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Eating Disorders - Eating Disorders "Mirror, mirror on the wall, who's the fattest one of all?" Fairy tales are not real, so is the image you see in the mirror. Thousands of people look in the mirror and hate what they see. When you look in the mirror, you see what eating disorder wants you to see, not the true picture. Despite the fact that many people think of an eating disorder as being an unhealthy quest for a perfect body, eating disorders are not about vanity and not really about weight. The causes of eating disorders are not known with precision but are thought to be a combination of genetic, neuro-chemical, psycho-developmental, and socio-cultural factors....   [tags: Papers] 994 words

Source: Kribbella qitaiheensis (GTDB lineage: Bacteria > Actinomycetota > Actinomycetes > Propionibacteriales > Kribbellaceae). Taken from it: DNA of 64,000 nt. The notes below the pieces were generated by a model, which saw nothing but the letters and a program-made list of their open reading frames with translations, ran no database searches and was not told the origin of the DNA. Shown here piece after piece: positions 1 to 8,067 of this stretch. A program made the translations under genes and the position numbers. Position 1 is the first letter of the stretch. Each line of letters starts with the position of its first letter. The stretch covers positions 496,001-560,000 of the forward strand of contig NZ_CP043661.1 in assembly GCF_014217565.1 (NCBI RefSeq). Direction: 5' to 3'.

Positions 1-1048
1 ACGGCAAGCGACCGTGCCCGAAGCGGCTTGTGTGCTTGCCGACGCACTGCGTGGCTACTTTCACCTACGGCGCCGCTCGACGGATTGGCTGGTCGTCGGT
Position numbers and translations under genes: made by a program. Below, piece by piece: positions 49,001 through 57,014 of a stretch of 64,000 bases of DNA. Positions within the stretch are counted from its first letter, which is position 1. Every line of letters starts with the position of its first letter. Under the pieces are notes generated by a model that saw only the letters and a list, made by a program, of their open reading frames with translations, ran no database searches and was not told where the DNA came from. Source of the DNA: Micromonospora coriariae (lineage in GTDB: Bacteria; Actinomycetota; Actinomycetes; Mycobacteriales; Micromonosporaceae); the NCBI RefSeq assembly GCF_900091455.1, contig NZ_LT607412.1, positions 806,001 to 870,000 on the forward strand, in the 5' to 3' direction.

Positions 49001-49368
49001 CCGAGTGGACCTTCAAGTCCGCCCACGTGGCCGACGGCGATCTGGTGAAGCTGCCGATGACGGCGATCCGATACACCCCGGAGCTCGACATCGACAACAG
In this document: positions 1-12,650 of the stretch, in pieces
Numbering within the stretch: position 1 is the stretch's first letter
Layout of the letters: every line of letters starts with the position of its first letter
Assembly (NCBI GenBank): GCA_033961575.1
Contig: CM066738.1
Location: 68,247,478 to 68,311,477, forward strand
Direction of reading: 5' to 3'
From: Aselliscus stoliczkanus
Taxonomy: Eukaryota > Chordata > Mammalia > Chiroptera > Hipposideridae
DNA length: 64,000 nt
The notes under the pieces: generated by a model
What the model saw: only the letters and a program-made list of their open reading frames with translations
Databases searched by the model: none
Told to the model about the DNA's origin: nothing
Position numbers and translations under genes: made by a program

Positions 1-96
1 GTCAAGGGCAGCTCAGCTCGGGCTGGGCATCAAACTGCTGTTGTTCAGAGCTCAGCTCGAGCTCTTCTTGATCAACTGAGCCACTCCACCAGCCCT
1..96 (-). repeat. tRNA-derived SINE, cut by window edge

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Bipolar Disorder - Bipolar Disorder INTRODUCTION What is Bipolar Disorder. The word bipolar is defined as "relating to, associated with, or occurring in two polar regions7". Bipolar disorder is a concept described as a mental illness in which a person experiences dramatic mood swings. This disorder affects one in every one hundred people. Bipolar disorder is the technical term for manic-depressive illness. The first known history of bipolar disorder was in 1922. Emil Kraepelin, director of the Research Institute of Psychiatry, developed the first categories of mental illnesses4....   [tags: Papers] 788 words